Speaking of France, how is the Socialist-led European state faring these days?
Not so great, it seems.
In fact, a pretty reliable source claims they’re bankrupt.
Graham Ruddick reported on The Telegraph (UK) website Monday:
Michel Sapin made the gaffe in a radio interview, which left French President Francois Hollande battling to undo the potential reputational damage.
“There is a state but it is a totally bankrupt state,” Mr Sapin said. “That is why we had to put a deficit reduction plan in place, and nothing should make us turn away from that objective.”
The comments came as President Hollande attempts to improve the image of the French economy after pledging to reduce the country’s deficit by cutting spending by €60bn (£51.5bn) over the next five years and increasing taxes by €20bn.
(Editor’s note: Italics added for emphasis)
As I mentioned earlier tonight, some claim President Obama desires French-style Socialism for the United States.
If France’s economy truly is in shambles, and the U.S. President really wants to emulate them, well- here’s a glimpse of what Americans could expect. From an Investor’s Business Daily editorial yesterday:
Fresh after May 2012′s election, President Francois Hollande wasted no time raising government spending, hiking tax rates to 75% on those above $1.3 million in income, hiring 60,000 bureaucrats, cutting the retirement age for public pensions to 60 and undoing fiscal reforms by his predecessor, Nicolas Sarkozy. During his campaign, Hollande declared himself “the enemy of finance.” France today proves it…
Public debt has soared from 68% of GDP in 2008 to 90% in 2012, joblessness has hit 11%, and GDP growth of its $2.8 trillion economy is projected in 2013 at zero.
Tax hikes have driven the richest taxpayers from the country, making the $43 billion budget hole unlikely to be plugged by Hollande’s $26 billion tax hike. Meanwhile, a squeeze on business creates rising numbers of unemployed, who in turn demand state services.
Time will tell how this will all work out for the Socialists in France. But if history rhymes once again, keep in mind something former British Prime Minister Margaret Thatcher said in a 1976 interview:
Socialist governments traditionally do make a financial mess. They always run out of other people’s money. It’s quite a characteristic of them. They then start to nationalise everything, and people just do not like more and more nationalisation, and they’re now trying to control everything by other means. They’re progressively reducing the choice available to ordinary people.
Any of this sound familiar?
By Christopher E. Hill, Editor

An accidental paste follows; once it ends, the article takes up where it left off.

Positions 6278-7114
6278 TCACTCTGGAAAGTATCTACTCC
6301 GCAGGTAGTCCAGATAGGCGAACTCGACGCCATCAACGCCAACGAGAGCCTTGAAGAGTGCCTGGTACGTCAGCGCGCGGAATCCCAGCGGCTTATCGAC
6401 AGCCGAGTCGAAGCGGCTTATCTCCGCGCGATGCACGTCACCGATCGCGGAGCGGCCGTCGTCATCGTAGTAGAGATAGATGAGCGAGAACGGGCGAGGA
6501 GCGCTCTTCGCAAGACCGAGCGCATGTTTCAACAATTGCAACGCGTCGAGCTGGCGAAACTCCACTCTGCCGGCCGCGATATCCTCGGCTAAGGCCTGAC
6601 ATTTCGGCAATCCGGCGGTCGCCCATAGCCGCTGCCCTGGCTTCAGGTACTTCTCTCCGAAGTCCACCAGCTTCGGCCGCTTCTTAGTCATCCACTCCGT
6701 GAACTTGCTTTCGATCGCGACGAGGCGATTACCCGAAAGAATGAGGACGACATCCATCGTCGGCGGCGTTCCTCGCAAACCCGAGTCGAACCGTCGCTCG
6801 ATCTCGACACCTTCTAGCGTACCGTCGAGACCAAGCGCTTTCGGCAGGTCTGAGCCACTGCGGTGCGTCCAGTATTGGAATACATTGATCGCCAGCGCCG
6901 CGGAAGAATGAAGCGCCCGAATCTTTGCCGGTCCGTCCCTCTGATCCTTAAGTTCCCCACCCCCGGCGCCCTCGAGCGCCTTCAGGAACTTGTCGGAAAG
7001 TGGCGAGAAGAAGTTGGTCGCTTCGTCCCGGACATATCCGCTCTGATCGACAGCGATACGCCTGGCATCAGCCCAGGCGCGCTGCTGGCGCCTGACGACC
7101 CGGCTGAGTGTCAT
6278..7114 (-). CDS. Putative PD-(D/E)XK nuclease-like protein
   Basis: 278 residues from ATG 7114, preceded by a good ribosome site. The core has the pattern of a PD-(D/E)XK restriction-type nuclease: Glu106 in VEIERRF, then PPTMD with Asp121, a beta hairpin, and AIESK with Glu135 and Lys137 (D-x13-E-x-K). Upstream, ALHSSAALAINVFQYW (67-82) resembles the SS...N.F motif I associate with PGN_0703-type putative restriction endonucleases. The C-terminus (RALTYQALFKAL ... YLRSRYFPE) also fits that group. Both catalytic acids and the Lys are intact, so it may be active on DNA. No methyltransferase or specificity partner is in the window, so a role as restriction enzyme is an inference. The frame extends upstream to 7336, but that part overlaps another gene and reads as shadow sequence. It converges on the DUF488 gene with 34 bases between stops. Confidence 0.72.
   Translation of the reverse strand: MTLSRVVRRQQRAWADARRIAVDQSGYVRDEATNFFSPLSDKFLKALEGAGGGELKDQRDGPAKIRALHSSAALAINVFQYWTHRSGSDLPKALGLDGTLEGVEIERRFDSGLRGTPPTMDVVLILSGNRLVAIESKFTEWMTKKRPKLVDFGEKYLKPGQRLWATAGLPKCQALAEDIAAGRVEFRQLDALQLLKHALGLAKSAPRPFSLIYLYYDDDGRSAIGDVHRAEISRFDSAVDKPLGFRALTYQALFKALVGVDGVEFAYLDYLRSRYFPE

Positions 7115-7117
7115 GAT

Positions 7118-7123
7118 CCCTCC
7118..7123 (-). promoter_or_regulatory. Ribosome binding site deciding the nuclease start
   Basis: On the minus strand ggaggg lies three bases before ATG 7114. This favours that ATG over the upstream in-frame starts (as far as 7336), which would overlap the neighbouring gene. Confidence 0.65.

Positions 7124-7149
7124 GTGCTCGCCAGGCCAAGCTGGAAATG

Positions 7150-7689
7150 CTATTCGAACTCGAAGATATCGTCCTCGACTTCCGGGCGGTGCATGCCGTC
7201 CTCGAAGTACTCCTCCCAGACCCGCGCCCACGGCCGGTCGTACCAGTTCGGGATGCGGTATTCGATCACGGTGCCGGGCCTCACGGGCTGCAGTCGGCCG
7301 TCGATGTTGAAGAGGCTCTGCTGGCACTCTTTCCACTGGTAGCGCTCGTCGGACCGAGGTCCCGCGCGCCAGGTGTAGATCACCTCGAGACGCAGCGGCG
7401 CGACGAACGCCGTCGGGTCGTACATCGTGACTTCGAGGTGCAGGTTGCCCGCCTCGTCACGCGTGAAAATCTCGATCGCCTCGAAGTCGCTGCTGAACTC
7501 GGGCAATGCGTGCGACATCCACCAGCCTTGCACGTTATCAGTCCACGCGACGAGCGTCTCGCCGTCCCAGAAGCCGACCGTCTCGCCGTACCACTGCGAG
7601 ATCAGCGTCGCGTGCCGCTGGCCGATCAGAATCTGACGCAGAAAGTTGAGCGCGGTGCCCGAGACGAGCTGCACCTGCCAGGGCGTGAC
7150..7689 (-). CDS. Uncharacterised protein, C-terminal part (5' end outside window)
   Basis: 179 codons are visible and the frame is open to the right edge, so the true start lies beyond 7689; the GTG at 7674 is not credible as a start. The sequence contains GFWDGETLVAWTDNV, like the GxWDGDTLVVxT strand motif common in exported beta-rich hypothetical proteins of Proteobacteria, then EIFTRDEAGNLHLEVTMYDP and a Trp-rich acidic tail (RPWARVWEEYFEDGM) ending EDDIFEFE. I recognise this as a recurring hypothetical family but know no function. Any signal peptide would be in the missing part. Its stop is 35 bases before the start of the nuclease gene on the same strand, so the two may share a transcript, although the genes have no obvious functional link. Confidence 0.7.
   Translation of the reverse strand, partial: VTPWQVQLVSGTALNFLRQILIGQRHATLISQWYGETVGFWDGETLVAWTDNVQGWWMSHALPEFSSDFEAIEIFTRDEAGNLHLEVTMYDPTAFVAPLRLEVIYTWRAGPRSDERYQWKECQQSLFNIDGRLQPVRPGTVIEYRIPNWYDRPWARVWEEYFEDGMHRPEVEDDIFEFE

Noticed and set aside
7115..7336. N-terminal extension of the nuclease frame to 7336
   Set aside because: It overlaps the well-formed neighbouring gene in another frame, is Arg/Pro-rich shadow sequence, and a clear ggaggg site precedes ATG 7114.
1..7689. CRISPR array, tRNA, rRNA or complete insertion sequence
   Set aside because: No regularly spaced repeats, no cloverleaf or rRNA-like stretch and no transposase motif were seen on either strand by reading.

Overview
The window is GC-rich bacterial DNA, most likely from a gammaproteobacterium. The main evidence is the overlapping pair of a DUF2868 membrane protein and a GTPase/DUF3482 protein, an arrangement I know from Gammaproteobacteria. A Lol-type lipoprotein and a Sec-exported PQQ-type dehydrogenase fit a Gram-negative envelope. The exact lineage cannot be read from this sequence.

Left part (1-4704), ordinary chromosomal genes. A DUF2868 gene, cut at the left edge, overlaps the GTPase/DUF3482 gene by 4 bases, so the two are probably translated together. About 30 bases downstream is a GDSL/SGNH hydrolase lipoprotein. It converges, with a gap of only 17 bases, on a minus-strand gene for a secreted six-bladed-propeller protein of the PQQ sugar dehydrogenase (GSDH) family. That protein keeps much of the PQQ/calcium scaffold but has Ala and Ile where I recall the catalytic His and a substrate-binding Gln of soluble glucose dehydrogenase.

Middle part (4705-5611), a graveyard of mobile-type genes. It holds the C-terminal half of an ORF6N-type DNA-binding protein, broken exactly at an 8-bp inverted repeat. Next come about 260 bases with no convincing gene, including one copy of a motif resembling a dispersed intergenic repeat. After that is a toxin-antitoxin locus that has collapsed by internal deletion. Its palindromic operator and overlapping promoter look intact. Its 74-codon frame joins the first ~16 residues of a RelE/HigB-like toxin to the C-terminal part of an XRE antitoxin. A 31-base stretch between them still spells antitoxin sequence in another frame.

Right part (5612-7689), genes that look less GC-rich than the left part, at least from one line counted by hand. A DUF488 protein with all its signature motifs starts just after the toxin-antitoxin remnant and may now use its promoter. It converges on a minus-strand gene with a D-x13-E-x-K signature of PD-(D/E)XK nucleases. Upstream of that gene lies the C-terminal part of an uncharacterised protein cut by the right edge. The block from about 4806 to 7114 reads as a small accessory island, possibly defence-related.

Survival And Prosperity (www.survivalandprosperity.com)
Ruddick, Graham. “France ‘totally bankrupt’, says labour minister Michel Sapin.” The Telegraph. 28 Jan. 2013. (http://www.telegraph.co.uk/finance/financialcrisis/9832845/France-totally-bankrupt-says-labour-minister-Michel-Sapin.html). 30 Jan. 2013.
“Like The Bourbons, France’s Socialists Have Learned Nothing, Forgotten Nothing.” Investor’s Business Daily. 29 Jan. 2013. (http://news.investors.com/ibd-editorials/012913-642388-france-socialist-model-is-same-old-recipe-for-bankruptcy.htm). 30 Jan. 2013.
Last night I watched the last in a series of U.S. Presidential debates between former Massachusetts Governor Mitt Romney and the sitting President Barack Obama.
Once again, the incumbent came out swinging. However, despite it sounding once again like the audience was in his corner, President Obama lost.
More so than in the second debate, if you ask me.
An analyst on one of the TV stations covering the debate said it best when she pointed out that Obama was, in effect, debating himself. Since his Republican challenger lacked significant foreign policy experience (the supposed focus of last night’s exchange), it was the incumbent’s record in this area over the past four years that came under scrutiny.
And plenty of dedicated observers of U.S. foreign policy- myself included- will tell you that it’s in shambles.
Particularly in the Middle East.
As I see it, the Obama administration, in its attempt to tone-down what it perceives as an overly-aggressive U.S. foreign policy under the Republicans, has:
• Not deterred Iran from advancing towards a nuclear weapon. Regular readers of this blog know that I believe the Islamic Republic of Iran continues to take advantage of proposed “talks” and other delays to continue work on such a weapon. Notwithstanding military action, they will get a nuke. The prospect of having one is just too tempting. Pop one or two of these over the U.S., and we’ll have a real problem on our hands.